Today’s October non-farm payroll release showed 161,000 jobs added which was below expectations of 175,000 jobs added. The prior month’s reading of 156,000 jobs added was revised up to +191,000. The unemployment rate edged lower to 4.9% from September’s reading of 5% although the participation rate also fell to 62.8%. Average hourly earnings came in above expectations at 2.8% yoy up from 2.6% yoy in September.
This follows the US Q3 GDP release which looked strong at the headline number of 2.9% quarterly annualised but the underlying data painted a weaker picture. Inventory build was a major contributor increasing from -1.2 percent in the prior quarter to 0.6 percent in Q3. Net exports were also strong contributors giving a 0.8 percent contribution reflecting a surge in soybean exports on the back of a disappointing harvest in Argentina. Final domestic demand was subdued at 1.4 percent quarterly annualised. Business investment remained weak and below expectations growing at 1.2 percent.
We would also note that the September durable goods orders do not bode for a particularly strong Q4 either. More anecdotally, Doug Oberhelman, the Chairman and Chief Executive of the global economic bellwether Caterpillar noted ‘Economic weakness throughout much of the world persists and, as a result, most of our end markets remain challenged.’ More specifically the company noted ‘construction activity and construction equipment sales in North America during the second half of 2016 are now expected to be lower than they expected in the previous 2016 outlook’. Caterpillar has cut its 2016 profit estimate for the third time this year and sees little sign of a recovery expecting 2017 revenues to be similar to 2016.
The Fed’s own updated GDP projections from September seem consistent with a lower normal for growth: the median forecast for 2016 GDP growth is 1.8 percent, edging up to 2 percent in 2017 and 2018 and back down to 1.8 percent in 2019. Importantly, the median estimate of the long-run normal rate of GDP growth was cut to 1.8 percent from 2 percent in June. Inflationary pressures also remain benign in the sense that they are below the Fed’s target: the Q3 employment cost index remained benign at 2.3% yoy as did the Fed’s favoured inflation indicator the September core PCE at 1.7% yoy.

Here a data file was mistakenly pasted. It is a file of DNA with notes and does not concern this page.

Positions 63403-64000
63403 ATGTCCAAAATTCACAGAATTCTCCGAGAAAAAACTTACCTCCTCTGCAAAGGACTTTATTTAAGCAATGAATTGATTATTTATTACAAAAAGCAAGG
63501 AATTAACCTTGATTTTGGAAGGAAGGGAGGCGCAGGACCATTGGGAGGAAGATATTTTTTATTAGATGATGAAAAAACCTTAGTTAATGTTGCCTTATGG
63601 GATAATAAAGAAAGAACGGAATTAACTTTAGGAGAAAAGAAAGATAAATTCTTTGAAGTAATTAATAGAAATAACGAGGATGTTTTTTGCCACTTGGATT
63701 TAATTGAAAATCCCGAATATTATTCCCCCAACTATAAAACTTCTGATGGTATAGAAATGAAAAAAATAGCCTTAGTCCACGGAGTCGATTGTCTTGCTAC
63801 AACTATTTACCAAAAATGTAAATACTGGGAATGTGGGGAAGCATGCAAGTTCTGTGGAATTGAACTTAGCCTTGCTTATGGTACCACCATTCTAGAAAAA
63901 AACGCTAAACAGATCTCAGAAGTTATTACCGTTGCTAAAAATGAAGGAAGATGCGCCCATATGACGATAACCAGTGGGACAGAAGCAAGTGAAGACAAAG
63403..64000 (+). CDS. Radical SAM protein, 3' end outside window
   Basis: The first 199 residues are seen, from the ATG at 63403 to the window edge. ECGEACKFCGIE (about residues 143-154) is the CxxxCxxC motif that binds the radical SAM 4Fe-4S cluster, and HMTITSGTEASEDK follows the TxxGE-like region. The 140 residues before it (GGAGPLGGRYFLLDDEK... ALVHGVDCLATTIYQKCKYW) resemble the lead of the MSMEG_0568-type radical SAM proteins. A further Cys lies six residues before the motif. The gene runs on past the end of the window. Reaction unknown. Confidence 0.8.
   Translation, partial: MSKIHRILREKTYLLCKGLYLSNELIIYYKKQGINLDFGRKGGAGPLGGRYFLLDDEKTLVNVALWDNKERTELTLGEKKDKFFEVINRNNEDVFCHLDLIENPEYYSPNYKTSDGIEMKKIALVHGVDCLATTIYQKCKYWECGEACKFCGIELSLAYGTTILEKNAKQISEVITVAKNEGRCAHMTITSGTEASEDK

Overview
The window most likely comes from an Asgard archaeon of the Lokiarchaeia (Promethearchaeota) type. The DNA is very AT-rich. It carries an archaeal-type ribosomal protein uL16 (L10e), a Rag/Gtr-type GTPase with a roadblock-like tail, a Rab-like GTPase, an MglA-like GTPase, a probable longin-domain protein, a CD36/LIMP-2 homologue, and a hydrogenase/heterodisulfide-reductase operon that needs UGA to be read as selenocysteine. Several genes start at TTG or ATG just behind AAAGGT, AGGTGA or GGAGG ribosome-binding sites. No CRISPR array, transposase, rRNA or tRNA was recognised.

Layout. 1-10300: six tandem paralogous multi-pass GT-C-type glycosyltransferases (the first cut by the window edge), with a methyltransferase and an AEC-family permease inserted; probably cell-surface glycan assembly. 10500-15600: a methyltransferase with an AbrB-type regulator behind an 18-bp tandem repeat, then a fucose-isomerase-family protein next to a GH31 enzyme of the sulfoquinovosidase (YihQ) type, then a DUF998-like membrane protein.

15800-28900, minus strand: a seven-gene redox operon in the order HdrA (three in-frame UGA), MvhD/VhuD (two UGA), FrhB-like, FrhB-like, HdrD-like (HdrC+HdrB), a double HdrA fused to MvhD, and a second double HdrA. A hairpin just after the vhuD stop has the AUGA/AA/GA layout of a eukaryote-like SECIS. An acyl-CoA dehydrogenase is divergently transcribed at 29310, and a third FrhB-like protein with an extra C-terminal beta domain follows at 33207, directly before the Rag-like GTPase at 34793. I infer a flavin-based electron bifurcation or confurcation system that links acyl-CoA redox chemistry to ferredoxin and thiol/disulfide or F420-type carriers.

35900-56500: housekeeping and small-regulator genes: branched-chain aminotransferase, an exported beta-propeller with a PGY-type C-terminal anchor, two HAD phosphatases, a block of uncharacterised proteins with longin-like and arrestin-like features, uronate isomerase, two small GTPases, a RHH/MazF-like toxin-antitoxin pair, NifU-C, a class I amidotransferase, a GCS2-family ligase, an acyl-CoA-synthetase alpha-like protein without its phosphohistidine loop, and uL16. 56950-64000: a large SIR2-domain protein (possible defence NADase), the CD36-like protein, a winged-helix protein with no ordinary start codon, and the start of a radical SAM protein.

As William Dudley, President of the New York Fed, noted in a recent interview with the Wall Street Journal ‘When the economy is growing just a bit above trend and the labor market’s tightening only slowly and inflation’s below your 2% objective, there’s not a lot of urgency to tighten monetary policy quickly. The fact that the unemployment rate has been flat this year, even despite payroll gains of 175,000 a month, also argues for not a lot of urgency to tighten monetary policy. …..The fact that the neutral federal-funds rate seems to be very low today, that means that the gap between where we are in terms of the nominal federal funds rate we have today and what’s neutral isn’t that large.’
On the back of today’s solid set of employment data we expect that the Fed will remain ahead of the curve and raise rates in December; the futures market is now implying 76 percent chance of a rate hike in December. That said, the market is positioned for a Hillary Clinton election victory. But the key point is that any interest rate increases are likely to be extremely gradual; many of the forces that have been driving neutral rates to lower levels will remain entrenched anchoring interest rate expectations at the long-end of the curve where we favour positioning. We expect the yield curve will flatten from here.
High levels of uncertainty in global markets makes high quality bonds from creditors, particularly those offering positive yields, one of the most attractive places to be positioned.